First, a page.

The bonds between Paul LaBrue and David Bell went deeper than university allegiances.
LaBrue, an ardent Oklahoma State University supporter, and Bell, ever the University of Oklahoma man, were friends for decades.
The two men died Friday after being struck by a pickup while walking about two blocks from their houses in Goddard.
“They were just kindred spirits,” LaBrue’s daughter Pam Layman said Saturday. “David passed first, and the feelings are so hard. We tried to keep positive thoughts, hoping Dad would pull through, but honestly, if Dad had made it and found out David hadn’t, it would have killed him. It would have killed him.”
LaBrue, 72, and Bell, 70, first met each other when their children became friends in Goddard. They also attended the same church, Grace Southern Baptist.
LaBrue taught at Goddard High School from 1972 to his retirement in 1999. Bell was a special-education school bus driver for the district and had just retired in May after 21 years of service to Goddard.
“They’d get their coffee mugs and go to the McDonald’s and get their free senior citizen coffee every morning, and one morning, one of the ladies in there said, ‘You guys are going to need to eat something when you come in here,’ ” Layman said. “So David and Dad went in the next time and took a granola bar with them.”
The two would frequently travel to casinos – most recently on Wednesday, when they went to the Kansas Star Casino together, Bell’s wife, Diane, said. LaBrue won, Bell lost.
“He came home and said, ‘Honey, I’m $4 in the hole,’ ” she said.
Bell had a 2-year-old blonde Chihuahua named Sugar, and he and LaBrue had been walking frequently this summer to get exercise for Sugar and for LaBrue, who had hip replacement surgery a few weeks ago. Sugar would have turned 3 on Sept. 7.
The men’s wives would occasionally go walking with them; however, Diane Bell said, the two men would always lag behind their wives, talking about grandkids or sports or going to the casino.
“They were lollygagging behind,” Diane Bell said. “We always hollered, ‘Quit lollygagging and come on up,’ and they never did.”
Bell was rarely ever pictured without his standard red OU hat on, and LaBrue frequently wore some sort of OSU orange.
Before LaBrue’s hip replacement surgery, he even had his toenails painted orange, “because he wanted to give the doctors and nurses some humor,” Layman said. He still had his toenails painted orange on Friday, she said.
LaBrue was also a starter on the 1965 Oklahoma State basketball team, which won the Big 8 Conference championship that year, eventually falling in the NCAA Elite Eight to Wichita State.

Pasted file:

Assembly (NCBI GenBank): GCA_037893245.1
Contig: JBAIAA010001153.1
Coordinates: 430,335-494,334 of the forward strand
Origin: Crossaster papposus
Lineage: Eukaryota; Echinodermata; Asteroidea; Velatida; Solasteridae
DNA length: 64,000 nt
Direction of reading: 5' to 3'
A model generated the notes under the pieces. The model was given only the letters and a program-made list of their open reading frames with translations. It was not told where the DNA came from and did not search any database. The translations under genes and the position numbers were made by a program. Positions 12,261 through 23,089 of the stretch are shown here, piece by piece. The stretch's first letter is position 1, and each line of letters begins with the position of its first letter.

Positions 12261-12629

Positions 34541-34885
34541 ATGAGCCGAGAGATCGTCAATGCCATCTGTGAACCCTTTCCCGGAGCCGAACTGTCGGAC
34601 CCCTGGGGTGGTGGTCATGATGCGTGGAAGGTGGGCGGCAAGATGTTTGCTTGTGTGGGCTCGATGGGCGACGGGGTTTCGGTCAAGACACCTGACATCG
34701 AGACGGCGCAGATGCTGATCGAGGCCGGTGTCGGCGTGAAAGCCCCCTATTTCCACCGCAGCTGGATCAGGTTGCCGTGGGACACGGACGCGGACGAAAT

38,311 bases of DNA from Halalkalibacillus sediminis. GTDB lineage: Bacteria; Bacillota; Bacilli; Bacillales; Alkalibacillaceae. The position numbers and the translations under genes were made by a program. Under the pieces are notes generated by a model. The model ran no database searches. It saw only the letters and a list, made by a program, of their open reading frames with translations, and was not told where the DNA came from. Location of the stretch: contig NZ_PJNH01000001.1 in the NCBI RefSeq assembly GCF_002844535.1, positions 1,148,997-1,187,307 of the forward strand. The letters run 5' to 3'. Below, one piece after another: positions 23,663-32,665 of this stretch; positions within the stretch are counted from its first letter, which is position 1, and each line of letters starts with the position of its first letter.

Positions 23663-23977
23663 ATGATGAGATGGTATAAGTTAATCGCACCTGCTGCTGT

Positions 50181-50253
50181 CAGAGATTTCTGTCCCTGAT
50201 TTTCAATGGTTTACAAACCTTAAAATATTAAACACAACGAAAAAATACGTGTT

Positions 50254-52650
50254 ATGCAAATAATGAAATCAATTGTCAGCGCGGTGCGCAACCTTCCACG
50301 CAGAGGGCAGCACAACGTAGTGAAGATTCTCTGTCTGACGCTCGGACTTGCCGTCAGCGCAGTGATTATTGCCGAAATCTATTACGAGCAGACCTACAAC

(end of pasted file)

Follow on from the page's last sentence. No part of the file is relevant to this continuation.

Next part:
Despite their allegiances to rival institutions, the two were “thick as thieves,” said Michelle Bell, David Bell’s daughter-in-law.
“Not too long ago, we were at Texas Roadhouse, and some man came up and said, ‘I have no idea how you’re sitting here eating with each other. You shouldn’t even be here at the same table with each other,’ ” Diane Bell said. The two men were wearing their respective school colors at the time.
“They were closer than brothers,” said Rick Bell, Bell’s nephew.
LaBrue taught and coached hundreds of students over the years.
One was Robbye Herrington. LaBrue was Herrington’s volleyball coach from 1990 to 1992 and was also her biology teacher. She remembers him as a kind and gentle man who was there for her when she needed it.
“My dad was in the Marine reserves, and he was going to be sent to war, and he recognized me being pretty sad and was there for me in that hard time. He even called my mom and talked to her about it,” Herrington said.
LaBrue showed her that the best teachers are the ones who not only teach academics but who also reach out to kids and are there for them in tough times.
“You wanted to do your best for him,” she said. “When I see him, I have to call him Mr. LaBrue still. It’s hard to call him Paul.”
Herrington is now a science teacher at Maize South High School – a career decision inspired by LaBrue.
“I was just talking about him the other day to my students,” Herrington said. “I had them tell me what’s been one of their favorite classes and why, and then I told them how my favorite class was my biology class with him.
“He got us out looking at trees and leaves, and he could just ramble off the names,” she said. “He got us out in nature, yet he was also so caring to each of us. I knew that I could go to him if had a problem and talk to him and cry on his shoulder if I needed to.”
The families spent the majority of the day Saturday together. Similarly, they said the strong bond between the families will sustain them in the weeks to come.
“Both of our families have known each other for so long, and we’re going to go through this together,” Layman said. “We are going to deal with things together. We just absolutely hate it, but we know we’ve got to be strong. Life does eventually go on.”